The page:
Bibliography 3

3. How to garden with poppies & their role in the slow flower movement:

  • The Seasonal Gardener: Creative Planting Combinations, Anna Pavord, Phaidon Press Limited, 2022. Written by British gardener Anna Pavord, author of The Tulip (1999 and 2019) and columnist for the Sunday Times and an Associate Editor of Gardens Illustrated.  Pavord grows poppies at her home in West Dorset and suggests a number of ways to include oriental, opium and corn poppies in appealing combinations with other plants.
  • Gertrude Jekyll: Essays on the Life of a Working Amateur, Michael Tooley and Primrose Arnander, editors, Michaelmas Books, 1995. A series of essays about renowned gardener, artist and writer Gertrude Jekyll, includes a chapter about plants selected and bred by Jekyll, including the ‘Munstead Poppy.’ Jekyll loved Iceland poppies and was considered the expert at growing the plant and using it in a garden setting, using them in large beds as a chief feature in her own garden.  In England, the Iceland poppy produces blooms from May to September.  She also grew an opium poppy called ‘Munsted Cream Pink’ and Shirley poppies, an improved selection of the common field poppy.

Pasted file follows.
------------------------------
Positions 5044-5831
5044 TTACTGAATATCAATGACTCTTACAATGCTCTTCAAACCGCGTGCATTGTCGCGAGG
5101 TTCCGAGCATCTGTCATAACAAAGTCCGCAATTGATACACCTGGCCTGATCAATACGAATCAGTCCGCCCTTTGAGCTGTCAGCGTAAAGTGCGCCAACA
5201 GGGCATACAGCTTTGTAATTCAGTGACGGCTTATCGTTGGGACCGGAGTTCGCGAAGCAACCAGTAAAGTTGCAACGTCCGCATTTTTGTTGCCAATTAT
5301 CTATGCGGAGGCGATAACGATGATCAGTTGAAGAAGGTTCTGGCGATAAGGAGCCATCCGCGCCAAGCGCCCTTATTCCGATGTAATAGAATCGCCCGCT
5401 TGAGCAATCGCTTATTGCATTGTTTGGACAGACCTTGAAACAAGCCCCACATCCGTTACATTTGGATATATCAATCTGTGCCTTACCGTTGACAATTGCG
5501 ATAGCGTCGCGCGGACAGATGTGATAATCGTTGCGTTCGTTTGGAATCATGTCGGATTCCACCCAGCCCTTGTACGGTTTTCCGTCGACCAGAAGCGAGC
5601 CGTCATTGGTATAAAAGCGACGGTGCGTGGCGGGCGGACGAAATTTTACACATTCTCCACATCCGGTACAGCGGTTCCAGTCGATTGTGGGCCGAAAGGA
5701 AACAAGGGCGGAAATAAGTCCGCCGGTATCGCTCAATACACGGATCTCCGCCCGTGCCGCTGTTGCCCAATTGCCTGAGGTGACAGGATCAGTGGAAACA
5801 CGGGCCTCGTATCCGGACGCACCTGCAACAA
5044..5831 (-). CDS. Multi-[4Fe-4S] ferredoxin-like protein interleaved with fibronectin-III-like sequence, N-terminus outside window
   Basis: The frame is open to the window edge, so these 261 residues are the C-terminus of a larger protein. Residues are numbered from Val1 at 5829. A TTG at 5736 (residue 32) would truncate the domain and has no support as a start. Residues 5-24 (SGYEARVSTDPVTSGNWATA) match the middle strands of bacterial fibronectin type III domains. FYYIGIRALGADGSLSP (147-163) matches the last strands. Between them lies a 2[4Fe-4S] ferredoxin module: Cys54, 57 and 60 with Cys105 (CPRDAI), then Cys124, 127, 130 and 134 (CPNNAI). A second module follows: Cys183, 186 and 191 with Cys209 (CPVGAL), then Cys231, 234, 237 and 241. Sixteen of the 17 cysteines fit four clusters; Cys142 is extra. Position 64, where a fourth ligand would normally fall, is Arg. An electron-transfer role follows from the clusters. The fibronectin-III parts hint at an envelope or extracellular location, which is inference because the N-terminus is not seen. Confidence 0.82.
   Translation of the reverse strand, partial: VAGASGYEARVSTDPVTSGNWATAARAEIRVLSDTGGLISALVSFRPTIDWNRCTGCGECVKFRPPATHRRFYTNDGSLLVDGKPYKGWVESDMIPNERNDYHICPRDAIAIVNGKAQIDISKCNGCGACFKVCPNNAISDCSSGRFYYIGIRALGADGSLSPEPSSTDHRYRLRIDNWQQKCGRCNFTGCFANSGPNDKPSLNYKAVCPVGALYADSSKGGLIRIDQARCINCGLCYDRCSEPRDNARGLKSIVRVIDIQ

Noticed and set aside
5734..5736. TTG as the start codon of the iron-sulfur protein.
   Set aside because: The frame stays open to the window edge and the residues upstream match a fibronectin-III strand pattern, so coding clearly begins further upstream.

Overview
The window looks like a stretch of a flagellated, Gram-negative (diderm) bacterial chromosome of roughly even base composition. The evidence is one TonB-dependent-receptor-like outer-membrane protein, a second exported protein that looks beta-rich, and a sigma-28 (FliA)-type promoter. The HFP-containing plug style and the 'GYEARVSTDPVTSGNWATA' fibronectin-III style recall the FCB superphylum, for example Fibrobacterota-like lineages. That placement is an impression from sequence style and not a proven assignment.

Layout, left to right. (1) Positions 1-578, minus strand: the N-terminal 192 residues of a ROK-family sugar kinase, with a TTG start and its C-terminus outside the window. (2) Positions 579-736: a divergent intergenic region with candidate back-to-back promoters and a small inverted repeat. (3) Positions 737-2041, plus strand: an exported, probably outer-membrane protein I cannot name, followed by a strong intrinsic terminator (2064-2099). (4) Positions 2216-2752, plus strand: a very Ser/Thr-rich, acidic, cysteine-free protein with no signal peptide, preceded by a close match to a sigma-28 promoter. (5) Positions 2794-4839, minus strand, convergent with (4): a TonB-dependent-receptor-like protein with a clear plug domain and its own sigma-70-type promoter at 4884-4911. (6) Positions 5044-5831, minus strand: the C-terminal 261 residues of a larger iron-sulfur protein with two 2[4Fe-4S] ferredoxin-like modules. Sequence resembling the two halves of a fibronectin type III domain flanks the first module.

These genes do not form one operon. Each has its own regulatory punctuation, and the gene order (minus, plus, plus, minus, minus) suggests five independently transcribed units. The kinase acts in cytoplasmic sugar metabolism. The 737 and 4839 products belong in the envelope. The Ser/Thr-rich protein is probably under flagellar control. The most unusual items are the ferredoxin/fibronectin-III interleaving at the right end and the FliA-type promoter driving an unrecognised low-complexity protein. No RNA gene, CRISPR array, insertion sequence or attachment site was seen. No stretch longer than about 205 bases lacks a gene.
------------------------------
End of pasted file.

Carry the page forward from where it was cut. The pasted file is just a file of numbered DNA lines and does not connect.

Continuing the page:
• Slow Flowers: Four Seasons of Locally Grown Bouquets from the Garden, Meadow and Farm, Debra Prinzing, St. Lynn’s Press, 2013.  Prinzing is the founder of the Slow Flower movement in the US, an effort to connect American flower farmers with local florists and to encourage consumers to favor locally grown, sustainable, and seasonal blooms.  In this book, which features Iceland poppies on pages 36 and 37, she tells readers about the plant materials she uses and gives “recipes” for her bouquets. Prinzing also includes a chapter on “earth friendly” floral arranging techniques and a great list of resources.